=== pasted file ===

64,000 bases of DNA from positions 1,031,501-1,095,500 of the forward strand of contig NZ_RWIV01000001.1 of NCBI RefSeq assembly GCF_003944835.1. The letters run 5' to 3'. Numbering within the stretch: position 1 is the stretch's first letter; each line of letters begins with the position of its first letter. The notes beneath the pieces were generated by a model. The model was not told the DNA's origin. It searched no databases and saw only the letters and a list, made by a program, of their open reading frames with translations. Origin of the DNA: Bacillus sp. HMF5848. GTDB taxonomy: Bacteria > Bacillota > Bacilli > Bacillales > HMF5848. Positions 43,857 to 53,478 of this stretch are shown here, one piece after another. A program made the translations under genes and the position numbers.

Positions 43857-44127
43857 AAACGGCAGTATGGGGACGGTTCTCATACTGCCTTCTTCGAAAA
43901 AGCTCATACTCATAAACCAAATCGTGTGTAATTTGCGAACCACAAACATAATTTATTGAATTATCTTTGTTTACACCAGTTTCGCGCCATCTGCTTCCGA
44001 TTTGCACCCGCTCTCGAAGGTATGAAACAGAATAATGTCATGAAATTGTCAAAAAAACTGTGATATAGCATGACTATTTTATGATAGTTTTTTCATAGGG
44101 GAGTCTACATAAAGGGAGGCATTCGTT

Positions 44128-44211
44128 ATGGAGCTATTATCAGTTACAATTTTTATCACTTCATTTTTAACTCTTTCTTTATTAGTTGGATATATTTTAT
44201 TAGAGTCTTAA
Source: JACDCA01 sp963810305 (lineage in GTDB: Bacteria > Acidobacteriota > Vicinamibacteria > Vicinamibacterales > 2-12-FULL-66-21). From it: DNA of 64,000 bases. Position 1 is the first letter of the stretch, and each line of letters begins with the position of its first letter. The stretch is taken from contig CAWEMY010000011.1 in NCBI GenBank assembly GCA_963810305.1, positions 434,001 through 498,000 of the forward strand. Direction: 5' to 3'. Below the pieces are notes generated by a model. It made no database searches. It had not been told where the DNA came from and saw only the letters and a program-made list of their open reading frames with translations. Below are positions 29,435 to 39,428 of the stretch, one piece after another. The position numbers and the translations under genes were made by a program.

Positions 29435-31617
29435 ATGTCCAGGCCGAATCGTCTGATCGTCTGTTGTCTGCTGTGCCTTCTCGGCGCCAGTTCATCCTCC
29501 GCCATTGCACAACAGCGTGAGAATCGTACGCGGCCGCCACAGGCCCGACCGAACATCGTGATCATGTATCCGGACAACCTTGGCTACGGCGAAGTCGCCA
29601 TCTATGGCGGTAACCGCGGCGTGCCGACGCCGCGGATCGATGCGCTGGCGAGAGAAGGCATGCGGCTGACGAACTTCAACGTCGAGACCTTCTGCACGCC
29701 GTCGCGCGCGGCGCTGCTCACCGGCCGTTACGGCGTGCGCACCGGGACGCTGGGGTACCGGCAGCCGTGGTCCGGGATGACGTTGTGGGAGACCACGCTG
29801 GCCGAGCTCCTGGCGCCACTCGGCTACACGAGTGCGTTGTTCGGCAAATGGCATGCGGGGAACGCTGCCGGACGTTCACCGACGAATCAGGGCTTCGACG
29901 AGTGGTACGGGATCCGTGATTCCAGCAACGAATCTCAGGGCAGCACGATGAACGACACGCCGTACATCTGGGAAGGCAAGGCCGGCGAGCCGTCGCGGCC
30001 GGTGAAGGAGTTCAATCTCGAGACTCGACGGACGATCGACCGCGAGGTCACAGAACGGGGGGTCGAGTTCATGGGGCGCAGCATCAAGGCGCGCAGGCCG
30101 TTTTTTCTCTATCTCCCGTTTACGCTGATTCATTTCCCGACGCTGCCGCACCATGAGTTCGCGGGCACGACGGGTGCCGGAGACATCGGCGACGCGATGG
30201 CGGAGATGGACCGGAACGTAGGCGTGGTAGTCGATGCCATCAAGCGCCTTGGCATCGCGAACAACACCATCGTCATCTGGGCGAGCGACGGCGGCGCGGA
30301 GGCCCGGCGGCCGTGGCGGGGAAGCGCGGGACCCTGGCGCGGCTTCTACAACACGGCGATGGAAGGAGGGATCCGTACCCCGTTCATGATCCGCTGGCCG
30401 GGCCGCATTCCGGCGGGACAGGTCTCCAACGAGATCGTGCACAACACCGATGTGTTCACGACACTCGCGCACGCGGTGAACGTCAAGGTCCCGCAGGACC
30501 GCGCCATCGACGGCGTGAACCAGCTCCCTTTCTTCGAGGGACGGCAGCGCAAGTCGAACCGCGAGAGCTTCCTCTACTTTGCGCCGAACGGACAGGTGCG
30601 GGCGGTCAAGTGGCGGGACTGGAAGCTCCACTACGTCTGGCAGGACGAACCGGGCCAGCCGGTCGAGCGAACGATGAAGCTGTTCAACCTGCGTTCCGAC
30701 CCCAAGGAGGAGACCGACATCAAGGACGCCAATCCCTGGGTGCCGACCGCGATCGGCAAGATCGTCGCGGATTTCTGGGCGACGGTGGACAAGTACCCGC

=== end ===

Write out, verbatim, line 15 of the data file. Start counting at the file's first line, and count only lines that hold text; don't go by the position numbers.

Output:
29701 GTCGCGCGCGGCGCTGCTCACCGGCCGTTACGGCGTGCGCACCGGGACGCTGGGGTACCGGCAGCCGTGGTCCGGGATGACGTTGTGGGAGACCACGCTG